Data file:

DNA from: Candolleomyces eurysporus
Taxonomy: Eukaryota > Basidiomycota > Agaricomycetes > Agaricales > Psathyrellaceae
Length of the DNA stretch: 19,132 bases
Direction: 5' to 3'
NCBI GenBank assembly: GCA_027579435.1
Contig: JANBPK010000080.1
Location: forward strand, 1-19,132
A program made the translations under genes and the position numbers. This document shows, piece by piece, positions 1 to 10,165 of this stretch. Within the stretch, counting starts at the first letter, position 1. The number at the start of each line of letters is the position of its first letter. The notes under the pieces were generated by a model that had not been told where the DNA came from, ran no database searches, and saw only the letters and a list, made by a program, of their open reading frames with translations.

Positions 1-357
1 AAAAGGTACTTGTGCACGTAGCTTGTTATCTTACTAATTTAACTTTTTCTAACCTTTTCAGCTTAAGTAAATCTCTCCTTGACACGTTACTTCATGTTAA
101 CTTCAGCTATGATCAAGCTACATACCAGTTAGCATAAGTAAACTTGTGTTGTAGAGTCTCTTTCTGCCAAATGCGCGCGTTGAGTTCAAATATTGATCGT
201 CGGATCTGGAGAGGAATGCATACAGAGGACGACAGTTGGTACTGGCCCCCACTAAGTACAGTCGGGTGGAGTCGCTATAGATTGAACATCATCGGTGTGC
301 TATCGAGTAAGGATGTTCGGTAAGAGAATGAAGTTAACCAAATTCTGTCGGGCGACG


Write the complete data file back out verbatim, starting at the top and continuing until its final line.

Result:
DNA from: Candolleomyces eurysporus
Taxonomy: Eukaryota > Basidiomycota > Agaricomycetes > Agaricales > Psathyrellaceae
Length of the DNA stretch: 19,132 bases
Direction: 5' to 3'
NCBI GenBank assembly: GCA_027579435.1
Contig: JANBPK010000080.1
Location: forward strand, 1-19,132
A program made the translations under genes and the position numbers. This document shows, piece by piece, positions 1 to 10,165 of this stretch. Within the stretch, counting starts at the first letter, position 1. The number at the start of each line of letters is the position of its first letter. The notes under the pieces were generated by a model that had not been told where the DNA came from, ran no database searches, and saw only the letters and a list, made by a program, of their open reading frames with translations.

Positions 1-357
1 AAAAGGTACTTGTGCACGTAGCTTGTTATCTTACTAATTTAACTTTTTCTAACCTTTTCAGCTTAAGTAAATCTCTCCTTGACACGTTACTTCATGTTAA
101 CTTCAGCTATGATCAAGCTACATACCAGTTAGCATAAGTAAACTTGTGTTGTAGAGTCTCTTTCTGCCAAATGCGCGCGTTGAGTTCAAATATTGATCGT
201 CGGATCTGGAGAGGAATGCATACAGAGGACGACAGTTGGTACTGGCCCCCACTAAGTACAGTCGGGTGGAGTCGCTATAGATTGAACATCATCGGTGTGC
301 TATCGAGTAAGGATGTTCGGTAAGAGAATGAAGTTAACCAAATTCTGTCGGGCGACG